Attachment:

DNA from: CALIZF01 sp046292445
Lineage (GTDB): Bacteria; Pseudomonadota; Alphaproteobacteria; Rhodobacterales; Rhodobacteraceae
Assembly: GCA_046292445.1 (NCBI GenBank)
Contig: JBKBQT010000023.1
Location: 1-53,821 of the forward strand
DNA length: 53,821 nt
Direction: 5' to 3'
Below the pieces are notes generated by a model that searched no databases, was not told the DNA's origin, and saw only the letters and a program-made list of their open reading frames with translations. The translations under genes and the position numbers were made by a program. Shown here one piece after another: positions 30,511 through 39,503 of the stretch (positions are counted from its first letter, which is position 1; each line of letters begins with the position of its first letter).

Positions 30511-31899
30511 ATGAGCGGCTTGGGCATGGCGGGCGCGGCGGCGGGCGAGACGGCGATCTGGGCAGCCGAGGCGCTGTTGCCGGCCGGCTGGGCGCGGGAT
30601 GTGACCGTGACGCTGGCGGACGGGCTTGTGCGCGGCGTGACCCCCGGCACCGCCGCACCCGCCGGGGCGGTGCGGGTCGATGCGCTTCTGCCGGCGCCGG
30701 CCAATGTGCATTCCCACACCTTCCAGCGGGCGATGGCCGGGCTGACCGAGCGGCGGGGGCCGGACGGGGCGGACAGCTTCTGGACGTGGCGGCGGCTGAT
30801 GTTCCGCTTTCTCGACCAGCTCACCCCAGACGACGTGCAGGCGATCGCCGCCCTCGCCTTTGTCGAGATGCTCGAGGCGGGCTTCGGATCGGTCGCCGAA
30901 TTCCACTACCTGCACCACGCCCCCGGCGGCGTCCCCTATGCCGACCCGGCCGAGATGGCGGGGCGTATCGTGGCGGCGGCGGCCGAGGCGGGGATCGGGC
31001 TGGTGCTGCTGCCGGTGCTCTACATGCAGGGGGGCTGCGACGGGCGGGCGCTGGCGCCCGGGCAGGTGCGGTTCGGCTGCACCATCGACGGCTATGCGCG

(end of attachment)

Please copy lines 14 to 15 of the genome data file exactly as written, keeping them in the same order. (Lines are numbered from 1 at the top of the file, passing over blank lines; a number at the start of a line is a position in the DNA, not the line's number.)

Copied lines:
30901 TTCCACTACCTGCACCACGCCCCCGGCGGCGTCCCCTATGCCGACCCGGCCGAGATGGCGGGGCGTATCGTGGCGGCGGCGGCCGAGGCGGGGATCGGGC
31001 TGGTGCTGCTGCCGGTGCTCTACATGCAGGGGGGCTGCGACGGGCGGGCGCTGGCGCCCGGGCAGGTGCGGTTCGGCTGCACCATCGACGGCTATGCGCG